Irene Hoffmann

A view on animal and plant genetic resources in the light of climate change

Irene Hoffmann, Food and Agriculture Organization of the United Nations

Genetic resources for food and agriculture are critical for food security and rural development. They allow farmers to select crop varieties and develop new breeds in response to changing conditions, including climate change, new or resurgent disease threats, new knowledge of human nutritional requirements, and changing market conditions or changing societal needs – all of which are largely unpredictable. What is predictable is increased future human demand for food. The effects will be most acute in developing countries, where the increase in demand is expected to be greatest, and occur at a rate faster than increases in production, and where climate change is projected to have its greatest impact.

Crop, and particularly livestock, production both contribute to and are affected by climate change. In addition to the physiological effects of higher temperatures on individuals, the consequences of climate change are likely to include increased risk that geographically restricted rare populations will be badly affected by disturbances. Crop wild relatives are by far the most vulnerable group as they can neither benefit from agricultural practices which somehow can buffer the effects of climate change, nor are they adequately conserved in ex situ facilities. Indirect effects may be felt via ecosystem changes that alter the distribution of diseases or affect the supply of feed. Breeding goals may have to be adjusted to account for higher temperatures, reduced inputs and greater disease challenge. Species or breeds and varieties that are well adapted to such conditions may become more widely used. Climate change mitigation strategies, in combination with ever increasing demand for food, may also have an impact on species and breed/variety utilization. This may lead to the neglect of the adaptation potential of local breeds in developing countries.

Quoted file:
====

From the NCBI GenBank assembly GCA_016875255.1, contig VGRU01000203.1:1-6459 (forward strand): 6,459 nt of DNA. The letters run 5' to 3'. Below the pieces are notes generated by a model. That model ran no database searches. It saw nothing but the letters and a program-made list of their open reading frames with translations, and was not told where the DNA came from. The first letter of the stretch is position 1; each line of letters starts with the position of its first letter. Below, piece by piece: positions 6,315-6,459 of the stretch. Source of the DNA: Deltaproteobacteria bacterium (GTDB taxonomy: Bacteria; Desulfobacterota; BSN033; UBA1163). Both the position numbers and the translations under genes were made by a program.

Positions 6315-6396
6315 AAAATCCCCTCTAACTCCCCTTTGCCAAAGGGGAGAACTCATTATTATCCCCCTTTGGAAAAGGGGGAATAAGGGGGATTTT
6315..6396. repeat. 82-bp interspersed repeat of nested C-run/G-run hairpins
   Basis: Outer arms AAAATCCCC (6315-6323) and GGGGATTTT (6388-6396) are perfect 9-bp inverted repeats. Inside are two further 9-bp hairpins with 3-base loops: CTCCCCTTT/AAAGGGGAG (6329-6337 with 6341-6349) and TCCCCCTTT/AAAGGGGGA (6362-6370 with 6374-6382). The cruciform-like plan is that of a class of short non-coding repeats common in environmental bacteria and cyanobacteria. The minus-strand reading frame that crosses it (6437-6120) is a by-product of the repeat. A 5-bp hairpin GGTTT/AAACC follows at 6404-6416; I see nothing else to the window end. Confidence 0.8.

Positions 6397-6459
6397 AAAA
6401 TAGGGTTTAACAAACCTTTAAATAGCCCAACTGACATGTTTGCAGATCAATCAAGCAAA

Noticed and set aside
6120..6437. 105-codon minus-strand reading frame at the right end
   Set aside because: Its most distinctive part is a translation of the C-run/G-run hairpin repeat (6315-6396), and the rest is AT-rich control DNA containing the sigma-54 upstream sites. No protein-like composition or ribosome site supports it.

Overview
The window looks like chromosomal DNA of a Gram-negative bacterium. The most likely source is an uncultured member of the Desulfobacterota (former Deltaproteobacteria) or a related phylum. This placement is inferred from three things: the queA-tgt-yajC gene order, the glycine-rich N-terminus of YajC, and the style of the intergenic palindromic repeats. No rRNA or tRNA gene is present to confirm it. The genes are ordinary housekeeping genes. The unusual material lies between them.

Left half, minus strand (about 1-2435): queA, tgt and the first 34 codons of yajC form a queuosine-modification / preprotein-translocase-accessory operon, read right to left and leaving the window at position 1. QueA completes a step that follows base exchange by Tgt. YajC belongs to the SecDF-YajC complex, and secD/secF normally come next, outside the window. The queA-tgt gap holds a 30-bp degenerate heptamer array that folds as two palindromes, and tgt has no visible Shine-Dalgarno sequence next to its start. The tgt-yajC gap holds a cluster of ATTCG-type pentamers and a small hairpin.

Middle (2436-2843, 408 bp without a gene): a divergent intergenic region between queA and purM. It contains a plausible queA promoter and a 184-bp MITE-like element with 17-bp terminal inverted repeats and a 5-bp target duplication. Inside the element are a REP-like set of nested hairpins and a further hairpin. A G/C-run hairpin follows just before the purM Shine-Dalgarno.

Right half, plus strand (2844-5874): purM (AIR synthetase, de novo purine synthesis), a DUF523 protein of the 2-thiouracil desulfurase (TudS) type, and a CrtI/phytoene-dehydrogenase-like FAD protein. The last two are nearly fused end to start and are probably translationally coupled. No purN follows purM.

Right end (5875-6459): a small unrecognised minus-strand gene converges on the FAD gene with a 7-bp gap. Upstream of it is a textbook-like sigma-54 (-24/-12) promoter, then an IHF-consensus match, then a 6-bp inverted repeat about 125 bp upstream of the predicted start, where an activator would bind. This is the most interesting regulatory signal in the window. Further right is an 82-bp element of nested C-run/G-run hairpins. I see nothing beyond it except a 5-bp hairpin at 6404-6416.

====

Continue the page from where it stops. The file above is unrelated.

Adaptation is necessary to respond adequately to climate change, food security and livelihoods needs, and natural resources conservation. However, genetic diversity today is rapidly declining globally as specialization in plant and animal breeding and the standardizing effects of globalization advance. Many breeds/varieties are already well adapted to high temperatures and harsh environments, but the wider diffusion of such germplasm or their incorporation into breeding programmes is restricted by the limited extent to which they have been characterized and improved in structured breeding programmes and trade and sanitary constraints. However, adaptation traits are more difficult to study and to record than production traits, have lower heritability, higher levels of non-additive genetic variation and phenotypic variance, and are more susceptible to genotype-by-environment interaction.

Given the potential for significant future changes in production conditions and in the objectives of agricultural production, it is essential that the option value provided by crop and animal genetic diversity be secured. This requires better characterization of germplasm, production environments and associated knowledge; the compilation of more complete genetic resources inventories; improved mechanisms to monitor and respond to threats to genetic diversity; more effective in situ and ex situ conservation measures; genetic improvement programmes; increased support for developing countries in their management of genetic resources; and wider access to genetic resources and associated knowledge.